Among the works on display is a 1968 reductive pencil drawing on paper by Kelly of a single water lily, part of a series of plant drawings that the abstract artist worked on throughout his career. Another work is Kelly’s “Tableau Vert,” in which one can feel the ripples of Monet’s watery surfaces in the textured greens and blues of kelly’s palette.

Another element of the exhibition is an exploration of the term “Abstract Impressionism,” which was used by Elaine de Kooning, the artist, and art critic, to describe the early colorful painterly style of Philip Guston. Abstract impressionism was also employed as a catchall for two post-war American styles: the Action painting expressed by artists like Pollock and Willem de Kooning; and the Color Field painting practiced by Rothko and Noland.

Various artists throughout the post-war era looked into Monet’s watery gardens and didn’t see flowers and light and water and sky. they saw modernity or something like it.

And as for Monet? “ I think he was against abstraction because he was a man of the 19th century,” said Debray. “He knew that what he was doing was not fashionable and people were not at ease with his radicality. I think he did it because i think it was a necessity.”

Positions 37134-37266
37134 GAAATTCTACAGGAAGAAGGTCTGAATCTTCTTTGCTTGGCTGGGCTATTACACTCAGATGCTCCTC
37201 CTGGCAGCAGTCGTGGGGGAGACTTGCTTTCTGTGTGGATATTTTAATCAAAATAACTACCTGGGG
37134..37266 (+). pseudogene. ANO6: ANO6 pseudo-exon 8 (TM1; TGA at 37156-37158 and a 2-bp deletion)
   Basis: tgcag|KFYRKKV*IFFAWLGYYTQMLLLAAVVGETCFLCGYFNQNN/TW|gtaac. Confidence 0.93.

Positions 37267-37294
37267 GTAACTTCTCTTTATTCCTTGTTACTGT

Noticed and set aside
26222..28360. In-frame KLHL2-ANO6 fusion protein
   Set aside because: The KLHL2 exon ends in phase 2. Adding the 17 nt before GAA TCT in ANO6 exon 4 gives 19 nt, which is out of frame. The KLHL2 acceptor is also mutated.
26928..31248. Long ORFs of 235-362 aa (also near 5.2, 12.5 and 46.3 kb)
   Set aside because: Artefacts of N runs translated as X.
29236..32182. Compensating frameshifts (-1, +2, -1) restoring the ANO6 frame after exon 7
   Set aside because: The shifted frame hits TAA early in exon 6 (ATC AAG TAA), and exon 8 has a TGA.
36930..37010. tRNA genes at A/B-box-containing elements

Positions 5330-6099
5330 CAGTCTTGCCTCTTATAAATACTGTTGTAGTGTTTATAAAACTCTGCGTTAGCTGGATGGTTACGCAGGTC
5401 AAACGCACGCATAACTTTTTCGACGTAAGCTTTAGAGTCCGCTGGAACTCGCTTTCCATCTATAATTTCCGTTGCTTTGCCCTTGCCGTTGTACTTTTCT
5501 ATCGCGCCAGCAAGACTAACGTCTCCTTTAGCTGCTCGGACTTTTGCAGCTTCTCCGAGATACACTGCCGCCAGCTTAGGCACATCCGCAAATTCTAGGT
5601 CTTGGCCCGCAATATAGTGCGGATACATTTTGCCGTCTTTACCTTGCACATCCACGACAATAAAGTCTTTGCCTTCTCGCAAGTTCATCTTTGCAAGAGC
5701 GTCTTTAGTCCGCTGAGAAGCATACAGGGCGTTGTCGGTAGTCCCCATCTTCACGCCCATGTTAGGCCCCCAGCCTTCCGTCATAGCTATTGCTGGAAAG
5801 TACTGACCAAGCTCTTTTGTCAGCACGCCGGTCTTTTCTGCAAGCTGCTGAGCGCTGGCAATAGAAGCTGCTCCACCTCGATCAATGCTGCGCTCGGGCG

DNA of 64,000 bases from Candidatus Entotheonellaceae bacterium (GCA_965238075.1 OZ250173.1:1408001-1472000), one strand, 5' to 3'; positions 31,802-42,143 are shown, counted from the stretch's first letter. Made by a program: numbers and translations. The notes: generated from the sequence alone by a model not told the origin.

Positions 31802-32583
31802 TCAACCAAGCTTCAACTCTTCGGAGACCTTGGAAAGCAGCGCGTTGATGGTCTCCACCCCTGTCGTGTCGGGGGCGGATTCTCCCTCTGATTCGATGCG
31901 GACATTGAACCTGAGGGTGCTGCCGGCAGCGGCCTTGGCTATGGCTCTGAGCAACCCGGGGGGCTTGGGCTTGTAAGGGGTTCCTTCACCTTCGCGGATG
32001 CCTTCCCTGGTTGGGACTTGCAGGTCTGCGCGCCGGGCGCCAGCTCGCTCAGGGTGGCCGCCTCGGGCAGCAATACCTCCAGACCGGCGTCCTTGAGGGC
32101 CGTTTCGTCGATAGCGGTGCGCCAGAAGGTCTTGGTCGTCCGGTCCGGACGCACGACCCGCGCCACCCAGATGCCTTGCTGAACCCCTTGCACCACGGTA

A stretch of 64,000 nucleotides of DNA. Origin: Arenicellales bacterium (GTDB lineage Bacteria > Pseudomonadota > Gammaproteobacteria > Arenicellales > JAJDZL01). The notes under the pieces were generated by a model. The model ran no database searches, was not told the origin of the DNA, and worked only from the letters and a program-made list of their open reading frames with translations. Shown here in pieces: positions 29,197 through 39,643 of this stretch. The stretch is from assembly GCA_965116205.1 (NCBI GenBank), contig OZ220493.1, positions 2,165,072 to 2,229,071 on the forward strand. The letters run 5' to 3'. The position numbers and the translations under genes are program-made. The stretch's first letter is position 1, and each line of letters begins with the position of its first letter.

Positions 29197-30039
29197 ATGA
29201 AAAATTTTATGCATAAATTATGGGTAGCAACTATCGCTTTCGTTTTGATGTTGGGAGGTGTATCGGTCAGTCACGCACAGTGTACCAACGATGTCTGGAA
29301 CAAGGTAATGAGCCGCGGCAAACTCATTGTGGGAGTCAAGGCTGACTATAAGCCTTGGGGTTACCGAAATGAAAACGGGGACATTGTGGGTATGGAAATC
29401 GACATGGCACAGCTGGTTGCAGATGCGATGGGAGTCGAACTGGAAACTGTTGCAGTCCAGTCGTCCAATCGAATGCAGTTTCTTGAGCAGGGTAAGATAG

http://www.blouinartinfo.com

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Jacques Monory (1924) and the color BLUE

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Here is the first few lines of the text i found on Wikipedia. Berside i noticeed the high age of the artist i also noticed that the color Blue was present in his works during his entire career.

Jacques Monory, June 25, 1924 (age 94) Cachan, France Nationality French Education École nationale supérieure des arts appliqués et des métiers d’art Known for Painter, filmmaker Movement Narrative Figuration Spouse(s) Paule Monory Website www.jacquesmonory.com Jacques Monory (25 June 1924) is a French painter and filmmaker whose work, highly influenced by photography and cinema, is an allegory of the contemporary world with a focus on the violence of everyday reality. His canvases evoke a heavy atmosphere, pulling subject matter from modern civilization through the lens of his signature monochrome color blue.

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If you look at the catalogue which was published for his Stedelijk Museum exhibition in 1972, You will notice 2 things. First there is the excellent design by Wim Crouwel, but secondly the use of Blue for the cover and the photographic scene on the front. A lesser known catalogue , but certainly an excellent designed Crouwel one and available at www.ftn-books.com. Monory is still not very well known, but i am convinced of his importance and will look forward to more exhibitions of this fascinating artist.

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Anthon Beeke (1940-2018)